video editing software like Premiere and AfterEffects, oversaw the
design efforts of various versions of Acrobat, and have designed my
own blog to carve out my space on the web. These days, I've been
doing all sorts of design and managing of products ranging from
browser based web site creation tools to social networking for gamers
to consumer level software products.

And even now, with all that experience, I'm still surprised at how
things play out -- even the things I've done before and have a
reasonable expectation of what it will end up like -- whenever we
build prototypes of the things I or anyone here at the studio
designs. In fact, it's the one thing that brings me the most joy:
Watching something come to life from scratch.

I'm not sure how anyone can feel they've "seen it all" in this field.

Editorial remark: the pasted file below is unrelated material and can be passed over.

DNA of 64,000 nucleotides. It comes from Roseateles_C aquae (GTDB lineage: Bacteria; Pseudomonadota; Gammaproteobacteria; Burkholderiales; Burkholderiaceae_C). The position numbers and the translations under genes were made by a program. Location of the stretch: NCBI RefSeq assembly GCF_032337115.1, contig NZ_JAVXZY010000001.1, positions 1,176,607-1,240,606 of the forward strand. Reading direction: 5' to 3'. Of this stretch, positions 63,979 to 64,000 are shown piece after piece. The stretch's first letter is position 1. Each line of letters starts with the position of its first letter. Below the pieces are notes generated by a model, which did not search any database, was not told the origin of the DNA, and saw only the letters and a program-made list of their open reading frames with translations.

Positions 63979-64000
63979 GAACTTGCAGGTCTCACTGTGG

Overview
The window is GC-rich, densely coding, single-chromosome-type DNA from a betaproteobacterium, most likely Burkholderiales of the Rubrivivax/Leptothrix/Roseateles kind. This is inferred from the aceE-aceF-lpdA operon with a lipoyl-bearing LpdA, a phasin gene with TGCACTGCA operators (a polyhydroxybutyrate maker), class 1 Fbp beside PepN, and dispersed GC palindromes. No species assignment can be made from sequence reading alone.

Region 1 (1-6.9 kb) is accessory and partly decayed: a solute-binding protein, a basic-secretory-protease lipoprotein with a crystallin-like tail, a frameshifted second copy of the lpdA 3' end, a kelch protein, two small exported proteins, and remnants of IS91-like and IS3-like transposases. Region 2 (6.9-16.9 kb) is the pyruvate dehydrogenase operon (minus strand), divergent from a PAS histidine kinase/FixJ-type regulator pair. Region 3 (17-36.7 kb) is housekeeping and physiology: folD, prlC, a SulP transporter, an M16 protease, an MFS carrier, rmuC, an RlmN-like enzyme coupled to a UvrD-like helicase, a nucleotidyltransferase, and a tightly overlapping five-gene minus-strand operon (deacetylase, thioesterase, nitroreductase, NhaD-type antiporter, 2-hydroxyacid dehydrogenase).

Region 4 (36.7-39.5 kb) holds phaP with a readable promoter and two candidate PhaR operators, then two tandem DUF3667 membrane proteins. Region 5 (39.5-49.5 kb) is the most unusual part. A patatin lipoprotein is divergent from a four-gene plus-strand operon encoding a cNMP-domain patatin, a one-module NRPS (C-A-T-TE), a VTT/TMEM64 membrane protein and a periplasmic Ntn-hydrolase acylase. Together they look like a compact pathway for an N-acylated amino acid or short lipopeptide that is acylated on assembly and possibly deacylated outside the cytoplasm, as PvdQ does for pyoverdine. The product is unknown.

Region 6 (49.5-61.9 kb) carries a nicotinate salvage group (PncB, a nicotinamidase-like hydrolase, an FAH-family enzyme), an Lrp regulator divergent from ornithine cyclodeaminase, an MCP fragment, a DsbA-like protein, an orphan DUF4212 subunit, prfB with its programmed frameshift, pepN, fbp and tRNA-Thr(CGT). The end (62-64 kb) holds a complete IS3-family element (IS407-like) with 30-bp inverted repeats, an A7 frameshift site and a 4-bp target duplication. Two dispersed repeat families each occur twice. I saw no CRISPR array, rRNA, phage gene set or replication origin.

And if I ever do feel that way, I think I'd need to quit my job and
go paint in a field somewhere to fight off the depression. In fact, I
pray that I'm learning something new and seeing something new right
up to the day I stop seeing.

--
Andrei Herasimchuk

Principal, Involution Studios
innovating the digital world

e. andrei at involutionstudios.com
c. +1 408 306 6422

15 Feb 2008 - 6:09pm
Todd Warfel
2003

On Feb 15, 2008, at 5:51 PM, Andrei Herasimchuk wrote:

> I'm now heading into designing software for nearly 20 years.

Just out of curiosity, what was some of the first software you worked
on 20 years (or close to 20 years) ago? I've only been on a computer
since 1990 (not counting the Commodore I tinkered with) and just
wonder why types of software applications people were using pre-1990.

I know there were apps before 90, like Visicalc (1979), but am just
curious what software apps people worked on between Visicalc and when
things like Pagemaker hit the market.

Cheers!

Todd Zaki Warfel
President, Design Researcher
Messagefirst | Designing Information. Beautifully.
----------------------------------
Contact Info
Voice: (215) 825-7423
Email: todd at messagefirst.com
AIM: twarfel at mac.com
Blog: http://toddwarfel.com